Does Sam like poetry and if so, what is his favorite poem and why?

Yes, he likes poetry, although he may not understand the term.  But anyone who loves Dr. Seuss as much as he does is definitely a poetry fan.  His favorites are “The Cat In the Hat,” “The Cat In the Hat Comes Back,” and “Green Eggs and Ham.”  (Erika adds:  Sam really likes “Us Two” by A. A. Milne.  He likes the story about being together, he likes the musicality of the meter and rhyme, and he likes the idea of “not being afraid.”  I speak this one to him as a story and he loves it.


“Look Very Carefully”: The First Day of National Poetry Month and Autism Awareness Month


On this first day of April, the first day of both National Poetry Month and National Autism Awareness Month, I share this image of quiet, stillness, beauty, peace, and promise.   The photo was taken by Benj’s great-uncle Pete and sent to Benj in a special 13th birthday email a few weeks ago.  As Uncle Pete wrote to Benj, “if you look very carefully—[you can see] small pink buds emerging on the tree branch.”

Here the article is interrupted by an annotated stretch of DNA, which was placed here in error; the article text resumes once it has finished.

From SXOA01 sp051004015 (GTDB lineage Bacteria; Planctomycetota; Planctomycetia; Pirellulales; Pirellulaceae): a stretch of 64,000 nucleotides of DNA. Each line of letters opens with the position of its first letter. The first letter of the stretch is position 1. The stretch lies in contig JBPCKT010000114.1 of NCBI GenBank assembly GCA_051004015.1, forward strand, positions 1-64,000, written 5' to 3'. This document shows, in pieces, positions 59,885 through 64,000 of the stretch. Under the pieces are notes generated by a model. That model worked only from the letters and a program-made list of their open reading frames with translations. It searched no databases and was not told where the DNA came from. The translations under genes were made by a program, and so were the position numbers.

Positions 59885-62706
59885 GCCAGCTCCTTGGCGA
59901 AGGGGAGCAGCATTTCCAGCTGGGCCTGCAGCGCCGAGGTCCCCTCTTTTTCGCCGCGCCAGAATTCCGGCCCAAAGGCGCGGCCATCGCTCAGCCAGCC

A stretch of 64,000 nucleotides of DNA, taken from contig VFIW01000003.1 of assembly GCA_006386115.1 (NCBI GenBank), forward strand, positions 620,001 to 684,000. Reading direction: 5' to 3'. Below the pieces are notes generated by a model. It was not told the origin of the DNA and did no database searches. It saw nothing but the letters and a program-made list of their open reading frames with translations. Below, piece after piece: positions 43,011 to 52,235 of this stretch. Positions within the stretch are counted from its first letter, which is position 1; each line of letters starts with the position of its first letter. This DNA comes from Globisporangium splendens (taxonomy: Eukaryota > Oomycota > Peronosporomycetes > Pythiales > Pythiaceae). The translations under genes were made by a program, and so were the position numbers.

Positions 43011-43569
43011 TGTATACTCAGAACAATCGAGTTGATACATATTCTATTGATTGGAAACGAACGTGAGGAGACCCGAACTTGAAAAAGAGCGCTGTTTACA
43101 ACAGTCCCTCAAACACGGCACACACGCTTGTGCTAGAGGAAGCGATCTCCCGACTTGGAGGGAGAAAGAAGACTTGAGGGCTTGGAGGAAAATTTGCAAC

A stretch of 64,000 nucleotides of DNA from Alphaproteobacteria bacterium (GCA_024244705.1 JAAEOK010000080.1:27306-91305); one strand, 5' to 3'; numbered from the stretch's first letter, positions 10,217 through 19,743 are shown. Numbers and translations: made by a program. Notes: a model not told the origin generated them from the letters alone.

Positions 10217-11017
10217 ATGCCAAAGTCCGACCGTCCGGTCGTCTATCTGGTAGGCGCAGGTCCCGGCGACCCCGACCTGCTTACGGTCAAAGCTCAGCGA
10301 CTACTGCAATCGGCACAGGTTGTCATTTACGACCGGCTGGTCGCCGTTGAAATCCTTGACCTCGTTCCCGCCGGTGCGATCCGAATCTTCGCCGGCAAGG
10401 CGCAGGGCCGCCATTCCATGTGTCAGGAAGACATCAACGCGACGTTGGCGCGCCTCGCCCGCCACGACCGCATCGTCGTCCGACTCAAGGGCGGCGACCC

Thinking tonight about the value and preciousness of poetry, and of the value and preciousness of my autistic son, I look at this photo and remember Wordsworth’s famous lines:

“All good poetry is the spontaneous overflow of powerful feelings: it takes its origin from emotion recollected in tranquility.”

and Whitman’s assertion:

“If [the poet] breathes into any thing that was before thought small it dilates with the grandeur and life of the universe.”

To me, this photo epitomizes emotion recollected in tranquility, brims with and breathes a poetic spirit, and dilates with the grandeur and life of the universe.  It also symbolizes the fragility, the vulnerability, and the beauty of every human life.

Uncle Pete’s admonition to “look very carefully” also reminds me of one of my favorite poems, by the Wordsworthian Mary Oliver: